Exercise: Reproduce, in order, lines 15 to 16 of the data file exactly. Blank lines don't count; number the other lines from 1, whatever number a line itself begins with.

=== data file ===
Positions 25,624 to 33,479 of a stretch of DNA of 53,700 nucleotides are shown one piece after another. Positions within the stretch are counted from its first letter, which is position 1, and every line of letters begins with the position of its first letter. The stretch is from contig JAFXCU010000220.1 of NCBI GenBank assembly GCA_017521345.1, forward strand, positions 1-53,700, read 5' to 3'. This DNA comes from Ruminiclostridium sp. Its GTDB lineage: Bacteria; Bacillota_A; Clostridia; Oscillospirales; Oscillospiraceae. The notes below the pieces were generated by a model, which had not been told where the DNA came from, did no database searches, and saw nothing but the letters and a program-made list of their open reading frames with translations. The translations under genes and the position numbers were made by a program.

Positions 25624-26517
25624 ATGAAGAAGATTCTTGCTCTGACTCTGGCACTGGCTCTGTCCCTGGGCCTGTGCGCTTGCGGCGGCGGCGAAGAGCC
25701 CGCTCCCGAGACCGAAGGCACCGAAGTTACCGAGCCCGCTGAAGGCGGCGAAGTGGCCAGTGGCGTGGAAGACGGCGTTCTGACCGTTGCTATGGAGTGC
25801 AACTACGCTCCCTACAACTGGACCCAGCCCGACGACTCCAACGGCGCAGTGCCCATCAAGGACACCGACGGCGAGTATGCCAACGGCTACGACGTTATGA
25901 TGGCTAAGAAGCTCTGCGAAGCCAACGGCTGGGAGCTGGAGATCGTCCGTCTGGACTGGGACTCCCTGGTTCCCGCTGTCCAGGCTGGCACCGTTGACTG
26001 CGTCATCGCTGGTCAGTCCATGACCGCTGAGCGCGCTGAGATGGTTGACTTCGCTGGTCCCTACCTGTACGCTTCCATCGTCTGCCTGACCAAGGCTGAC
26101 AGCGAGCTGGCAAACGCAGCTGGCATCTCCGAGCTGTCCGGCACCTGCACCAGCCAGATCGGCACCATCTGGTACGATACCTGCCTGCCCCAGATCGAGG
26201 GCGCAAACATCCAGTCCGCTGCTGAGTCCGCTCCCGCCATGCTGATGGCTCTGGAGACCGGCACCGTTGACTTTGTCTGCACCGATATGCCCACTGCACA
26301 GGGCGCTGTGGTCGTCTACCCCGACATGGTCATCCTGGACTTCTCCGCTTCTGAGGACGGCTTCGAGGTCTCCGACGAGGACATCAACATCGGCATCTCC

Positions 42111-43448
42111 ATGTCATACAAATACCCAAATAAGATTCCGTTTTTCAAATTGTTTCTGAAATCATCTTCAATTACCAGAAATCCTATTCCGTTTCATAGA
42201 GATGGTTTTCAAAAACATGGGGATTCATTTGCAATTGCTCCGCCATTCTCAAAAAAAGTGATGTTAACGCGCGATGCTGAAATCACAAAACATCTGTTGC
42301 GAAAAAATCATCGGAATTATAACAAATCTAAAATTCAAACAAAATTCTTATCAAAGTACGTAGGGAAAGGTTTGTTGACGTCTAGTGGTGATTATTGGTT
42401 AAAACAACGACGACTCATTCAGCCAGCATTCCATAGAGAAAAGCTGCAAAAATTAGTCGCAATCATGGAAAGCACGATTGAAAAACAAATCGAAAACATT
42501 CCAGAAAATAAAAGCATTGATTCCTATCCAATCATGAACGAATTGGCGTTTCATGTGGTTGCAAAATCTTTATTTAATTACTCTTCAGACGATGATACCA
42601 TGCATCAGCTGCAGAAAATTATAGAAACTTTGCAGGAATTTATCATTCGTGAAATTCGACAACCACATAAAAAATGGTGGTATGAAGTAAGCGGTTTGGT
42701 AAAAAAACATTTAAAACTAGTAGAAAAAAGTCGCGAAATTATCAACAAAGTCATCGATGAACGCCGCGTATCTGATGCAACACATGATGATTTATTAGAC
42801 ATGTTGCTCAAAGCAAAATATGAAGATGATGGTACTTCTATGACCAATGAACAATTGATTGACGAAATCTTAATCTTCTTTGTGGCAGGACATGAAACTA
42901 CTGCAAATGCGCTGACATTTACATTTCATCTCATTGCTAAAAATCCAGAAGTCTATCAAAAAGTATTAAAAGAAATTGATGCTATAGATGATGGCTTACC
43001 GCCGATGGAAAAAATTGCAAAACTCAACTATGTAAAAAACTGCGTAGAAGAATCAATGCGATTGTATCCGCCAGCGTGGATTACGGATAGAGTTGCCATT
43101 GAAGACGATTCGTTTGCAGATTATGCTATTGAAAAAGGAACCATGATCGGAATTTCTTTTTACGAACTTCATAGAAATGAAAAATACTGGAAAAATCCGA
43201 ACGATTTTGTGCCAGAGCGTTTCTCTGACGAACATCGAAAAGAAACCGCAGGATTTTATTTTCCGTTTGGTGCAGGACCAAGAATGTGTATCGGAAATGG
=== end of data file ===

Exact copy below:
42401 AAAACAACGACGACTCATTCAGCCAGCATTCCATAGAGAAAAGCTGCAAAAATTAGTCGCAATCATGGAAAGCACGATTGAAAAACAAATCGAAAACATT
42501 CCAGAAAATAAAAGCATTGATTCCTATCCAATCATGAACGAATTGGCGTTTCATGTGGTTGCAAAATCTTTATTTAATTACTCTTCAGACGATGATACCA